Nancye Ruth Crout
June 16, 1920 – January 21, 2016
Planes flown: A-24, A-25, PT-19
Assigned bases: Love Field (Dallas, Tex.) and Camp Davis Army Air Field (N.C.)
In February 1943, Nancye was inducted into the fourth class of Women Airforce Service Pilots (WASP). In April 1943, Nancye was transferred to the first and only all women’s base in Sweetwater, Texas where she graduated from the WASP program and received her Wings.
During her service, she was responsible for radio control work and for towing a target sleeve behind her B-34 so that anti-aircraft batteries could practice shooting. In December 1944, Nancye and all other WASP were taken off of Active Duty. At this time, WASP were not considered a part of the United States military and they did not receive any Veteran’s benefits.
After her service, she worked for the Civil Aeronautics Administration in Albuquerque, New Mexico. Later, she went on to teach at an elementary school in El Paso, Texas for twenty years.
The WASP may have been sidelined for years, but these first female Air Force pilots had their work cut out for them. The requirements for women to become military pilots — at least 500 hours of flying experience — were more stringent than for men. They were paid a mere $250 per month, slightly less than men, and the women had to pay for their own lodging, food and uniforms.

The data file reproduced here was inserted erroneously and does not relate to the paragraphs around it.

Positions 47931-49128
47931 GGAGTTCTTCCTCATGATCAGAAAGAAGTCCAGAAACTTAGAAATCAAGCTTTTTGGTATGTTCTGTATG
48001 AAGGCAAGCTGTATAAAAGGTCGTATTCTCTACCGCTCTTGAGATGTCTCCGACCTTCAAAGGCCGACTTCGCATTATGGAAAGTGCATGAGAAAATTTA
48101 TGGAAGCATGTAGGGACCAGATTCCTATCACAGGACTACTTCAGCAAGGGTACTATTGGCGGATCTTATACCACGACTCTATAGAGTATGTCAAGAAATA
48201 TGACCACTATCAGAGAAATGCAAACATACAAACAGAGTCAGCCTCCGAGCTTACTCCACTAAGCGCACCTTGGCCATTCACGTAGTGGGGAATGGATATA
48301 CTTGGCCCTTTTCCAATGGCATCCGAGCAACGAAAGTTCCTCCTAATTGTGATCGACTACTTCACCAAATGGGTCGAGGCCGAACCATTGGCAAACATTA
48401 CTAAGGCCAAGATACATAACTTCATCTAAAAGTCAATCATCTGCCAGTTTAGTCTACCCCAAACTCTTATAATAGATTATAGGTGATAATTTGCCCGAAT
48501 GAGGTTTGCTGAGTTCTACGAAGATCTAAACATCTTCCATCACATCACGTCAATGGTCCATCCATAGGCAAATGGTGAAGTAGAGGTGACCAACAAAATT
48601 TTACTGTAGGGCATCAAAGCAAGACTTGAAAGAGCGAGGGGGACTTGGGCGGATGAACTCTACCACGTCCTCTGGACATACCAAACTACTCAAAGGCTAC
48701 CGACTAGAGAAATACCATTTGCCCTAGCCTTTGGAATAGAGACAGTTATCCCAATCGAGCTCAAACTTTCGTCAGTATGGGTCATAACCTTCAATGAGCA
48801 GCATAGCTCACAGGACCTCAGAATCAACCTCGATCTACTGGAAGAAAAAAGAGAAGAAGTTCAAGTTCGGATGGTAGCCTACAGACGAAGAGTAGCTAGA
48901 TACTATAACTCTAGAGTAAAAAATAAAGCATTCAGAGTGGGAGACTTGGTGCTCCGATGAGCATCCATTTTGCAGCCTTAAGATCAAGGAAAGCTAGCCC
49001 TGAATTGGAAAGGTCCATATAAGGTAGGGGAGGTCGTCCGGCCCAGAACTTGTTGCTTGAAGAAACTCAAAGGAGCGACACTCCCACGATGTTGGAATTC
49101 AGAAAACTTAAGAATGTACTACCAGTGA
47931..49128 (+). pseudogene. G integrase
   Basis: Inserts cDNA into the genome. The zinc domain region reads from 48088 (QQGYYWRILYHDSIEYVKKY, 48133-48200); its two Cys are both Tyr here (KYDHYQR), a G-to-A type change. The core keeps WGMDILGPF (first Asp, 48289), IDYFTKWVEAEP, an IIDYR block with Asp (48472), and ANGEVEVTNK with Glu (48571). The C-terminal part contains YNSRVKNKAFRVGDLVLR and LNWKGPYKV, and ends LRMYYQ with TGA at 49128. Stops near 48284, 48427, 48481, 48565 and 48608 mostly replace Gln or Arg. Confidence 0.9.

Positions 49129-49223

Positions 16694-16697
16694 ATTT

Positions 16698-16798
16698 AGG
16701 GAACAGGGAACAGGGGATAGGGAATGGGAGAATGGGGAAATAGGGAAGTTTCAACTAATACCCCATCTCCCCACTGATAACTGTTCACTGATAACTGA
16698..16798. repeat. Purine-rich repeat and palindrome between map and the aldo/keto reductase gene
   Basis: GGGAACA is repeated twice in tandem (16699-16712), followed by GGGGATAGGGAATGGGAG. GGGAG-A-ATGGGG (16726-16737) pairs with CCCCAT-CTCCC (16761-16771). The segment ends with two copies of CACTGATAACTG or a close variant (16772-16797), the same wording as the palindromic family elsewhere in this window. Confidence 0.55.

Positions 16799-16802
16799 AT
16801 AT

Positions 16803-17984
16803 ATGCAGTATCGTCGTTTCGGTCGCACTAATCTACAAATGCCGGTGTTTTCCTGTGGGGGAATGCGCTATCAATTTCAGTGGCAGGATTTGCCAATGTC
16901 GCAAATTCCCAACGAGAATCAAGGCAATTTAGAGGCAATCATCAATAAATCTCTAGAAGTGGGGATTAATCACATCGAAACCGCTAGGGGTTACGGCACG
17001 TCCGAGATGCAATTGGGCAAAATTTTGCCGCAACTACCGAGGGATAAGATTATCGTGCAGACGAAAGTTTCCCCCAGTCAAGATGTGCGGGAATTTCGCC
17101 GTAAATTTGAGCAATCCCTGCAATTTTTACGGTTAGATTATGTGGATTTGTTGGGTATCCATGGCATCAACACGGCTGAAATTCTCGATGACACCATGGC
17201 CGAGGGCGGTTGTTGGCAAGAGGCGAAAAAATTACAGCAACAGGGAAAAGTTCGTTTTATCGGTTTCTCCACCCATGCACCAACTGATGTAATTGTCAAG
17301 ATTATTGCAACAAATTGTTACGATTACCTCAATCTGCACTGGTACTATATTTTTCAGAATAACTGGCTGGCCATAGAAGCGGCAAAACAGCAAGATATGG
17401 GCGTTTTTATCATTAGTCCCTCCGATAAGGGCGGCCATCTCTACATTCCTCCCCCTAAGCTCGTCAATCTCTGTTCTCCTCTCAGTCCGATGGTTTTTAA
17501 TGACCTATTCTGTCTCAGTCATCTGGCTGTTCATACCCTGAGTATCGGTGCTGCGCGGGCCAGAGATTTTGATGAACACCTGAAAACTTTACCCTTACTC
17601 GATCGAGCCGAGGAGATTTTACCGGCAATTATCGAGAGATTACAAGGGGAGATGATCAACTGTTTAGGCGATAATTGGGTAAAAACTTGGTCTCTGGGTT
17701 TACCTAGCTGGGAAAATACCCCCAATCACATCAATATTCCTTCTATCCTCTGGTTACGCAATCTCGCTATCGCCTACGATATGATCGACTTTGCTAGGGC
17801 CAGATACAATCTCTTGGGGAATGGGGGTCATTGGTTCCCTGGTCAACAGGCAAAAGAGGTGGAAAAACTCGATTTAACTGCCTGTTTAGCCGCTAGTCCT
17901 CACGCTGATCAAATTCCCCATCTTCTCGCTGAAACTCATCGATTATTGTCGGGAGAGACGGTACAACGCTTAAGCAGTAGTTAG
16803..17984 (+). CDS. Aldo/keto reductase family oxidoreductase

Then there was the social stigma — and the occasional jabs that came with being in a male-dominated atmosphere.
Also, unlike the men, they did not hold military rank. They were all flight officers.
Of the more than 50,000 women who applied, only 1,830 were accepted and 1,074 graduated from the training program. These women were stationed at 120 army air bases around the world, and flew a total of 60 million miles. Their duties involved everything from ferrying planes to training fighter pilots to chemical missions, but they were barred from actual combat.
Despite the important role the WASP played in the war effort, they received few benefits and little recognition.
Of the group, 38 women died in uniform. Their bodies were returned to the United States without any official ceremony and at the expense of their families, because they were officially civilians.
The rest of the women had to pay the expenses for their journey back home. The WASP records were sealed after World War II ended, until 1980, and the women in the program didn’t receive veteran status until 1979.
On March 10, 2010 the WASP were finally awarded the Congressional gold medal, nearly 66 years after their service.